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Configuration Guide - IP Unicast Routing

S9300, S9300E, and S9300X V200R011C10

This document describes IP Unicast Routing configurations supported by the switch, including the principle and configuration procedures of IP Routing Overview, Static Route, RIP, RIPng, OSPF, OSPFv3, IS-IS(IPv4), IS-IS(IPv6), BGP, Routing Policy ,and PBR, and provides configuration examples.
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Summary of RIP Configuration Tasks

Summary of RIP Configuration Tasks

After basic RIP functions are configured, you can build a Layer 3 network using RIP. If other RIP functions are required, configure them according to reference sections.

Table 3-2 describes RIP configuration tasks.

Table 3-2  RIP configuration tasks

Scenario

Description

Task

Configuring basic RIP functions

Basic RIP functions include enabling RIP, specifying the network segment where RIP runs, and specifying the RIP version. The basic RIP functions must be configured before you use RIP features.

Configuring Basic RIP Functions

Configuring RIP-2 features

RIP-2 is a classless routing protocol, and RIP-2 packets carry subnet masks. Therefore, deploying a RIP-2 network can save IP addresses. Only RIP-2 can be deployed on a network where IP addresses are discontinuous, and RIP-1 cannot be used.

RIP-2 supports authentication for protocol packets and provides multiple authentication modes to enhance security.

Configuring RIP-2

Preventing routing loops

RIP is a distance-vector routing protocol. RIP devices advertise their local routing tables to neighbors, so routing loops may occur.

RIP uses split horizon and poison reverse to prevent routing loops:
  • Split horizon: A route learnt by RIP through an interface is not sent to neighbors through the interface. This saves bandwidth and prevents routing loops.
  • Poison reverse: RIP sets the cost of a route learnt through an interface to 16 (unreachable), and sends the route to neighbors through the interface. In this way, RIP deletes useless routes from the neighbor's routing table and prevents routing loops.

Preventing Routing Loops

Controlling RIP routing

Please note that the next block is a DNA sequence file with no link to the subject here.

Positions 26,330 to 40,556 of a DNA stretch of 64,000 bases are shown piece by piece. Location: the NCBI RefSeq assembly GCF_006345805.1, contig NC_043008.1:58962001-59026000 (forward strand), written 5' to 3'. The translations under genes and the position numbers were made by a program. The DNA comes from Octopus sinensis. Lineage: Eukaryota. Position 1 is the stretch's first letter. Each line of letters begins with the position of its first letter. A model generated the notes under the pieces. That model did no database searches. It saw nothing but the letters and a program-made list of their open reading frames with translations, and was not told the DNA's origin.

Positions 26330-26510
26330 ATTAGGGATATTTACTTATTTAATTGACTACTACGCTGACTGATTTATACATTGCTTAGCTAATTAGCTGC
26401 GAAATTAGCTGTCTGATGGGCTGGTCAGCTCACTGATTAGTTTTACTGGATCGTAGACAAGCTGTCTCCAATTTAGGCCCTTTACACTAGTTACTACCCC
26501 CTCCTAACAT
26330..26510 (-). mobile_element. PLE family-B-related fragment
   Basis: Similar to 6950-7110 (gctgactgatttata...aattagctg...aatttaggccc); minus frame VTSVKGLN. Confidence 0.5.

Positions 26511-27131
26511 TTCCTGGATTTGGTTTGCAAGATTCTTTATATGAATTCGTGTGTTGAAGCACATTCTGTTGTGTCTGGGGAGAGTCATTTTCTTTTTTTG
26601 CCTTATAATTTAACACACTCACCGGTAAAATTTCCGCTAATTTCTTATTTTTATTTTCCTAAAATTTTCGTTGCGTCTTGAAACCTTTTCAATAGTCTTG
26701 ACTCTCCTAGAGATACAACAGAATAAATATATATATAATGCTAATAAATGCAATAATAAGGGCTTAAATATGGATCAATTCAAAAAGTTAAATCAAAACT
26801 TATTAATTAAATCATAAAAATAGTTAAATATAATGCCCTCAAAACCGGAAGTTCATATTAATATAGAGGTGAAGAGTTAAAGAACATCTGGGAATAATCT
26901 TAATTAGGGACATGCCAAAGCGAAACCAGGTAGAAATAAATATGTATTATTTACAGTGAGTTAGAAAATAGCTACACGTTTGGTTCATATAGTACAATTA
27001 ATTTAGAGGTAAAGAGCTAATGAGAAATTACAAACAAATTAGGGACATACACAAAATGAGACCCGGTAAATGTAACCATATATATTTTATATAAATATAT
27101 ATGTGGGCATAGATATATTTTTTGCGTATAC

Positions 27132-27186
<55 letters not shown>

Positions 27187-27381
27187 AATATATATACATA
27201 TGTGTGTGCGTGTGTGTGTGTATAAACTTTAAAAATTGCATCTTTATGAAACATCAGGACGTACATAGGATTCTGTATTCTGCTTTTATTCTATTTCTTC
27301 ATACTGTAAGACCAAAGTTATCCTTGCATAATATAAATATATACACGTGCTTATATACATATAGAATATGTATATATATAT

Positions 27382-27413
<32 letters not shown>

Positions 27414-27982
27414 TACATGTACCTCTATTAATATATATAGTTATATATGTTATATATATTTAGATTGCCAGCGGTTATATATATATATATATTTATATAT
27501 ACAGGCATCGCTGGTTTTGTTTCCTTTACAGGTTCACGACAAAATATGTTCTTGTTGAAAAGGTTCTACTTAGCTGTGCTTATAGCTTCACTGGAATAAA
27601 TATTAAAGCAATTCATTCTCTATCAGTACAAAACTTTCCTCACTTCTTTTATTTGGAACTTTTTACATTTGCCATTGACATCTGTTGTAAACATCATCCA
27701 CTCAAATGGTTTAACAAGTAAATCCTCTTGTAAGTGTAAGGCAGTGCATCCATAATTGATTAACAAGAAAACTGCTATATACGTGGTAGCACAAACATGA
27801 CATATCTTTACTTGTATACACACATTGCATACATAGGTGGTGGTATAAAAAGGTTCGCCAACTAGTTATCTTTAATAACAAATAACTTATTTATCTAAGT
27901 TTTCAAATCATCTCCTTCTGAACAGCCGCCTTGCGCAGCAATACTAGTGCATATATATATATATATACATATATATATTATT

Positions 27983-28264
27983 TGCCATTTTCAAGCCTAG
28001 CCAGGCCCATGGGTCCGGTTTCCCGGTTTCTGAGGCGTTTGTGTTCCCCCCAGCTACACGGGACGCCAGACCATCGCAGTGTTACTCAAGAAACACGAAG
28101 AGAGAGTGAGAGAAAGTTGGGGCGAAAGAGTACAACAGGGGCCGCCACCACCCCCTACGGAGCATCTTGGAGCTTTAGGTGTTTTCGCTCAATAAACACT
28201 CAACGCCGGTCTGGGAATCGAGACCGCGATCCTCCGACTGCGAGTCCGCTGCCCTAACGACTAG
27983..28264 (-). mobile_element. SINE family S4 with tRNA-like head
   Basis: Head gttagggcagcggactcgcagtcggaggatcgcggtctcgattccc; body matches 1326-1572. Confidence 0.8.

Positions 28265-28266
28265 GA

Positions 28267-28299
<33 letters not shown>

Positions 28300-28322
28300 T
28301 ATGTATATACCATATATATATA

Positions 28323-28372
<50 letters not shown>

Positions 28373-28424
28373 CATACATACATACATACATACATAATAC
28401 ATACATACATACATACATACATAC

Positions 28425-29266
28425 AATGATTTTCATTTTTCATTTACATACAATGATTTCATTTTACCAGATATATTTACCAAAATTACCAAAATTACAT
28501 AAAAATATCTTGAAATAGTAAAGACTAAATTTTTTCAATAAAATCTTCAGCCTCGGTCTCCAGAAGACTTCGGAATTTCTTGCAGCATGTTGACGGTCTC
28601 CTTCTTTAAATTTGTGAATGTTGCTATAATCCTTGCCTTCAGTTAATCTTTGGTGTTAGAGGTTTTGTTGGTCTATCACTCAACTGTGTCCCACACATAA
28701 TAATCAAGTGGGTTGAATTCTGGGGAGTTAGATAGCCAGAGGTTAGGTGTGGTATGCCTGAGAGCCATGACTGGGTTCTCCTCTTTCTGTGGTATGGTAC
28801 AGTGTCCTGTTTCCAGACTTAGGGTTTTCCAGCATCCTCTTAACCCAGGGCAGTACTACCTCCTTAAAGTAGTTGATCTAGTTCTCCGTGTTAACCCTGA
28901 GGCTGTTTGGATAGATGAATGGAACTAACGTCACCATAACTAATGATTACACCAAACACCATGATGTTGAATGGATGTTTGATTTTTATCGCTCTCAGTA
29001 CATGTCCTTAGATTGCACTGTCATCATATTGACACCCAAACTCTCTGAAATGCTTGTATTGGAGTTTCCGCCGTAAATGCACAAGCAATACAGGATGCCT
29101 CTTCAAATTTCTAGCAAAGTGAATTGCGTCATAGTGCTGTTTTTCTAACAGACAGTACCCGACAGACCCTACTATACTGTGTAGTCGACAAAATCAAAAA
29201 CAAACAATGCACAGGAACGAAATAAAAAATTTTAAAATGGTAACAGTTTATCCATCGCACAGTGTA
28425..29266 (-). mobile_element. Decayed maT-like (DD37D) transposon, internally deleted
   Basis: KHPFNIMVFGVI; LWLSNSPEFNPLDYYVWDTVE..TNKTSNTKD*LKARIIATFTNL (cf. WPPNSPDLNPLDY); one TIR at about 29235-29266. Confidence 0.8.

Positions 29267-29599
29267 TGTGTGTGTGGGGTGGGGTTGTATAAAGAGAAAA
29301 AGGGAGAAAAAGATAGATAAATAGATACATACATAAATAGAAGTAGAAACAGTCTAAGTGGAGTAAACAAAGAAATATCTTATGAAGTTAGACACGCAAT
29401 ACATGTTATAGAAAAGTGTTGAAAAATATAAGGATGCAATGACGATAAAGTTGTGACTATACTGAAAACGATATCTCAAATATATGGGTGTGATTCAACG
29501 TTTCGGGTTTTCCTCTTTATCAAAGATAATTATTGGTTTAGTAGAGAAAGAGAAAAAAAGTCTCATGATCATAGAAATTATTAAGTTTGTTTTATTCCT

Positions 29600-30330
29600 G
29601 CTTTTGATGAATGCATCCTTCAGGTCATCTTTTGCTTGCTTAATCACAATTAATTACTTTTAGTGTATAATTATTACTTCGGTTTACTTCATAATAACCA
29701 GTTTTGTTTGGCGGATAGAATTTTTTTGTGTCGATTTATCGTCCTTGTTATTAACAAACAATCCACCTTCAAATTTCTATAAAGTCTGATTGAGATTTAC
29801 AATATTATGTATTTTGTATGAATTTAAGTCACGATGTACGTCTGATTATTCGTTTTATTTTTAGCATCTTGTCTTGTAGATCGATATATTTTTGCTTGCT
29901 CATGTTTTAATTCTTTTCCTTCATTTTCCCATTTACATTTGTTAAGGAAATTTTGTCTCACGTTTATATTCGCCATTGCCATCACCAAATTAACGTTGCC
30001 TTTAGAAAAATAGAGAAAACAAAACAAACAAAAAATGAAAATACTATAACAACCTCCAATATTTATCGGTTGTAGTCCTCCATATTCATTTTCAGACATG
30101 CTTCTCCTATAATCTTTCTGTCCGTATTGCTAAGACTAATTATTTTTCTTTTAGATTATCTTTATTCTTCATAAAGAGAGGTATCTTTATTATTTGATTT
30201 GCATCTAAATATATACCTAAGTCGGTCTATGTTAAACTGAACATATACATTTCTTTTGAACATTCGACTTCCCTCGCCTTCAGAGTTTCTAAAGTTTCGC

To use RIP more flexibly on the existing network and meet various user requirements, you can configure different parameters to control RIP routing.

Controlling RIP Routing

Controlling the advertising and receiving of RIP routes

To meet network requirements, you can configure different parameters to accurately control the advertising and receiving of RIP routes.

Controlling RIP Route Advertisement

Controlling Receiving of RIP Routing Information

Improving RIP network performance

The following are ways of improving RIP network performance:
  • Adjust the RIP timer to change the RIP network convergence rate.
  • Adjust the number and interval of Update packets sent by an interface to save device resources and network bandwidth.
  • Enable the replay-protect function to ensure normal communication between neighboring devices after a RIP process restarts.
  • Check packet validity to ensure high network security.

Improving RIP Network Performance

Configuring BFD for RIP

RIP maintains neighbor relationships by periodically sending and receiving Update packets. If a device does not receive any Update packet from a neighbor within the aging time, it considers the neighbor Down. The default value of the aging timer is 180 seconds, so RIP can detect a link fault only after 180 seconds. If high-speed data services are deployed on the network, a large amount of data will be lost in this period.

BFD provides the millisecond-level fault detection mechanism. It can rapidly detect faults on the protected links or nodes, and report the faults to RIP. BFD improves the RIP process's response to network topology changes, which implements fast convergence of RIP routes.

Configuring BFD for RIP

Configuring the network management function for RIP

By binding RIP to the MIB, you can view RIP information and configure RIP through the NMS.

Configuring the Network Management Function for RIP

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Updated: 2019-10-22

Document ID: EDOC1000178418

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